Later life[edit]

Gisevius served as a key witness for the defence at the Nuremberg trials when he was called as a witness by defendants Hjalmar Schacht and Wilhelm Frick. His testimony was crucial in securing the acquittal of Schacht on all counts, but Frick was found guilty. His testimony was also particularly damaging to Hermann Göring, Wilhelm Keitel and Ernst Kaltenbrunner, who were all convicted.[7]

His autobiography, Bis zum bitteren Ende ("To the Bitter End"), published by Wasmuth in 1948, offered a sharp indictment of both the Nazi regime, many of whose leading members Gisevius knew personally, and the German people. Gisevius claimed that the latter pretended not to know about the atrocities being committed in their name. At the same time, the book also offers an insider's account of the German resistance movement.

In 1946, Gisevius was charged and acquitted by the Swiss authorities in a trial for espionage. Gisevius was later criticised as he diminished the contributions of other members (such as Claus Schenk Graf von Stauffenberg) of the opposition to Hitler. Gisevius wrote in his 1948 book that he considered SS Chief Himmler somewhat of a hypocrite whereas he saw Reinhard Heydrich as one who epitomised Nazi ideals.[8] In the early 1950s, he moved to the United States and lived in Dallas, Texas, but soon returned and lived in Switzerland. Gisevius died in Müllheim in Baden-Württemberg in 1974.


  • Gisevius H.B. (1946). Bis zum bitteren Ende (in German). (Translated in English editions as 'To the Bitter End', and more recently republished in English as "Valkyrie" to capitalize on the film of the same name)
  • Gisevius H.B. (1966). Wo ist Nebe?. Droemer. (The title means Where is Nebe?, Nebe being Arthur Nebe)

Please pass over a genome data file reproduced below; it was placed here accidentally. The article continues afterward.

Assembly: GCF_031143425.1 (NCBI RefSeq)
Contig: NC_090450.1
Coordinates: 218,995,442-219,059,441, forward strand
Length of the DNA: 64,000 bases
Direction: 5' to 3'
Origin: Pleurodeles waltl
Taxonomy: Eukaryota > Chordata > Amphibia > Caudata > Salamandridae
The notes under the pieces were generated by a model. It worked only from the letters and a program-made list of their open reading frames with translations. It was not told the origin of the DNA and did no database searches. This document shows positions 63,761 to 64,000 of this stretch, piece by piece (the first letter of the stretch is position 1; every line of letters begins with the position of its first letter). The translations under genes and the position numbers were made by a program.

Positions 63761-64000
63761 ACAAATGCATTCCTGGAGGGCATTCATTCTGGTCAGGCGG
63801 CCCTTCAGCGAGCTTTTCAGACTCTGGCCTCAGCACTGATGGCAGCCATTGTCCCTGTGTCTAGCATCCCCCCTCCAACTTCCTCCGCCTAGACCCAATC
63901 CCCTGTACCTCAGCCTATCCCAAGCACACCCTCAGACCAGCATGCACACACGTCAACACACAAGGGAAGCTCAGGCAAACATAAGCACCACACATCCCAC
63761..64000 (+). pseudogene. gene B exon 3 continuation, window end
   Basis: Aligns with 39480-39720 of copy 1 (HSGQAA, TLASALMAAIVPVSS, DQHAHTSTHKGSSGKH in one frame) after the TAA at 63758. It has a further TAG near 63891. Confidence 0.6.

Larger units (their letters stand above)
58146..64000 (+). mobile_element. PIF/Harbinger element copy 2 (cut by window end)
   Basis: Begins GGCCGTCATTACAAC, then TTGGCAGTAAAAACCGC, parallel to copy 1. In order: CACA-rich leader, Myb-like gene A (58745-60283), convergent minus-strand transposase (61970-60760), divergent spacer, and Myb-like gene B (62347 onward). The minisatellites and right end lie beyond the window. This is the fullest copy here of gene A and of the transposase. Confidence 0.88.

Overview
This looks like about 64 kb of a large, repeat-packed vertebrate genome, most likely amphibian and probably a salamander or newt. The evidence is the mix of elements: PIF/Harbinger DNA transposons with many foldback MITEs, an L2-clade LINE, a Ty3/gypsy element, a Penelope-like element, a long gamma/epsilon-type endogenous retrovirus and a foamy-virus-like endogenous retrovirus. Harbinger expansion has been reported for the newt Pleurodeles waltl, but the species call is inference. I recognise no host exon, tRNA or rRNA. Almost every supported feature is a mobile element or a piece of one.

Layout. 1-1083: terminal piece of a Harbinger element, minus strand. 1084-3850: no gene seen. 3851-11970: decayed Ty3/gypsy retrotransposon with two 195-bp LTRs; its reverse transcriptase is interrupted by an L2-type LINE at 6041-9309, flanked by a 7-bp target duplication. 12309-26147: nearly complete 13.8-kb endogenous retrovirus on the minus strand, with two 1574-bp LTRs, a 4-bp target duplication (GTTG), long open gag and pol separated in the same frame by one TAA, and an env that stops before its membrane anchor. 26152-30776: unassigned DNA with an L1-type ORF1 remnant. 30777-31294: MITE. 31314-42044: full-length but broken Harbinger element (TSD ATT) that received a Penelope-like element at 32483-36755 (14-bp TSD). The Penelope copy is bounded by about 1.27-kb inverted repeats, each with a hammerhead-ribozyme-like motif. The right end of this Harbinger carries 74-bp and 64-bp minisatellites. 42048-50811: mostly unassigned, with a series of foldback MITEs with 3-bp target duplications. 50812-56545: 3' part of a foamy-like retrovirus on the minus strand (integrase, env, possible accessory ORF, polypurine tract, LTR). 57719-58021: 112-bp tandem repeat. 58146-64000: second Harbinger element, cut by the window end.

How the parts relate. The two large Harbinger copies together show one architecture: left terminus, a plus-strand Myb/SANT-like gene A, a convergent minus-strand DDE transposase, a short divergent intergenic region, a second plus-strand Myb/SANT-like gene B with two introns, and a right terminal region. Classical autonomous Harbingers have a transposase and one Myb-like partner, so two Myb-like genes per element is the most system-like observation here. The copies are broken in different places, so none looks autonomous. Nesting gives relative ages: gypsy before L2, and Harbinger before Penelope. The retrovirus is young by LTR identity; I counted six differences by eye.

• Kitchen, Martin (1994). Nazi Germany at War. New York and London: Routledge.


  1. ^ Reitlinger (1989). The SS: Alibi of a Nation, 1922–1945, p. 49.
  2. ^ Blandford (2001) SS Intelligence: The Nazi Secret Service, pp 30–31.
  3. ^ Conot (1993), Justice at Nuremberg, pp. 390–395.
  4. ^ Martin Kitchen, Nazi Germany at War (London & New York: Routledge, 1994), 247–248.
  5. ^ Blandford (2001) SS Intelligence: The Nazi Secret Service, p. 106.
  6. ^ Gisevius (1948), To the Bitter End, pp. 327–328.
  7. ^ Ann Tusa & John Tusa, The Nuremberg Trial (BBC Books, 1983 ), p. 329.
  8. ^ Hans Bernd Gisevius, To the Bitter End (London: Cape, 1948), p. 149, as found in Reitlinger (1989). The SS: Alibi of a Nation, 1922–1945, p. 49.


  • Blandford, Edmund L. SS Intelligence: The Nazi Secret Service. Edison, NJ: Castle, 2001.
  • Conot, Robert E. Justice at Nuremberg. New York: Carroll & Graf Publishers Inc., 1993.
  • Gisevius, Hans Bernd. To the Bitter End. London: Jonathan Cape Publishing, 1948.
  • Gisiger C: Ein sensationeller Prozess? Das militärgerichtliche Strafverfahren gegen Eduard von der Heydt, Hans Bernd Gisevius und Josef Steegman vor dem Divisionsgericht 6 (1946–1948). Historisches Seminar University Zürich, October 2005.
  • Kitchen, Martin. Nazi Germany at War. London & New York: Routledge, 1994.
  • Guido Knopp: Hitler's Warriors – Episode 6: Canaris – The Master Spy (ZDF/History Channel documentary, 2005)
  • Reitlinger, Gerald. The SS: Alibi of a Nation, 1922–1945. New York: Da Capo Press, 1989.
  • Giebeler, Marcus: Die Kontroverse um den Reichstagsbrand. Quellenprobleme und historiographische Paradigmen. Martin Meidenbauer, München 2010, ISBN 978-3-89975-731-6 (mit Kurzbiographie zu Gisevius, S. 272–274)
  • Wildt, Michael: Generation des Unbedingten. Das Führungskorps des Reichssicherheitshauptamtes. Hamburger Edition, Hamburg 2003, ISBN 978-3-930908-87-5(zugleich Habilitationsschrift, Universität Hannover 2001)